Finally got all the pieces of my "new" Sun SPARCstation 10 from eBay. I had to buy the monitor separately from the system box, separately from the mouse and KB, but they're all in. I'm a bit disappointed in the condition of the system box, since one of the "feet" is broken off, and another is cracked. However, my new baby cranked up great, and is much faster than I expected. Here are the particulars:

  • SPARC 10, with 2x50mhz processors, 64M of RAM, 1G hard drive
  • 20" Sun/Sony monitor (sweet!)
  • Sun type 5c KB and mouse

I'm currently bidding on two more processors and some more RAM. By the time I'm done this will be what was considered a supercomputer just a few years ago, with about an $800 investment. The thing probably went for $15K in its day.

muttered around 7:15 AM

Saturday, July 22, 2000

Neato: LavaPS

muttered around 6:11 PM

Why Linux is intolerably lame (one guy's opinion): SPATULA :=- Nick Johnson's Homepage -=: SPATULA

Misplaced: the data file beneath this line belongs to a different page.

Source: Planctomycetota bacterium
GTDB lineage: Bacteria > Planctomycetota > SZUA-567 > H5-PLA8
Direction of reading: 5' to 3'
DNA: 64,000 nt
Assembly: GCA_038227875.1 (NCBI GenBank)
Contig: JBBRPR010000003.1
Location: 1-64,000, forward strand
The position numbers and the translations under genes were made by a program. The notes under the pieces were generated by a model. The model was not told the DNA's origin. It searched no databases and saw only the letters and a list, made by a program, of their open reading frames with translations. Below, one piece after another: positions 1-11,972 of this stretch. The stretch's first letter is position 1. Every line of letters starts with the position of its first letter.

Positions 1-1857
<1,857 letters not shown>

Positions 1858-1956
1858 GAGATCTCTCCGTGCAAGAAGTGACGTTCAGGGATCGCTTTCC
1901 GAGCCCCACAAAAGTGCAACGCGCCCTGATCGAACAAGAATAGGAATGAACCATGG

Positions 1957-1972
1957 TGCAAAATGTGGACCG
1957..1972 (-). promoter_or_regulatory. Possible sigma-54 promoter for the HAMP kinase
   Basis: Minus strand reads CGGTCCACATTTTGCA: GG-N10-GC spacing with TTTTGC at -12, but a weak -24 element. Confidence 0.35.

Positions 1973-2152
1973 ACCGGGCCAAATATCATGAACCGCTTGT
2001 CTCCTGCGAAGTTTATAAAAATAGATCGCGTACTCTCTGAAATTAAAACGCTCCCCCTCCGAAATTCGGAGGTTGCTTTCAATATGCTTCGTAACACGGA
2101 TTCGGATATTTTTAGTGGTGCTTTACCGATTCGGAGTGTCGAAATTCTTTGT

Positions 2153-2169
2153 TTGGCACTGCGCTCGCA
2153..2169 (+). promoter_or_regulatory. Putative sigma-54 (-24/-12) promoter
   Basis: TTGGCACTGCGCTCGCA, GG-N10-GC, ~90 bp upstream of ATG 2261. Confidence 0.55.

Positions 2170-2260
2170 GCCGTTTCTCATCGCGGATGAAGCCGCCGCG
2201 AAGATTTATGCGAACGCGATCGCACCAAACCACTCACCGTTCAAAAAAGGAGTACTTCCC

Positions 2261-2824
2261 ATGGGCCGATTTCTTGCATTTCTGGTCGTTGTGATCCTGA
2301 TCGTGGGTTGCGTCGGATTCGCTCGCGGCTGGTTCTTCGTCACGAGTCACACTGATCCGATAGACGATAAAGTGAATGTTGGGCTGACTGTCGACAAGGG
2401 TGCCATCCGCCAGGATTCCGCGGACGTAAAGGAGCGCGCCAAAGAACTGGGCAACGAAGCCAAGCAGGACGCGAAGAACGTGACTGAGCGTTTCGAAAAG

muttered around 5:58 PM

Interesting bit on User-Interface futures: Towards the Anti-Mac

By the way, and totally unrelated, the in case you were wondering: the night-time Volkswagen Cabrio commercial features a song by the folk singer Nick Drake. The song is called Pink Moon, and is on the album by the same name.

muttered around 5:56 PM

A little long in the tooth, but still worth a read, if only for historical interest: Making Microsoft Safe for Capitalism by James Gleick

muttered around 5:13 PM

Friday, July 21, 2000

OK, it's been a very long time since the last update, but I have (at least partial) excuses. I did the Courage Classic (CC) bicycle tour on the 15th, 16th and 17th. Since then, I've been on vacation and have just taken it easy. I did spend some time preparing my photo album for the CC, but haven't finished that yet. In leiu of that, here's a synopsis of the tour: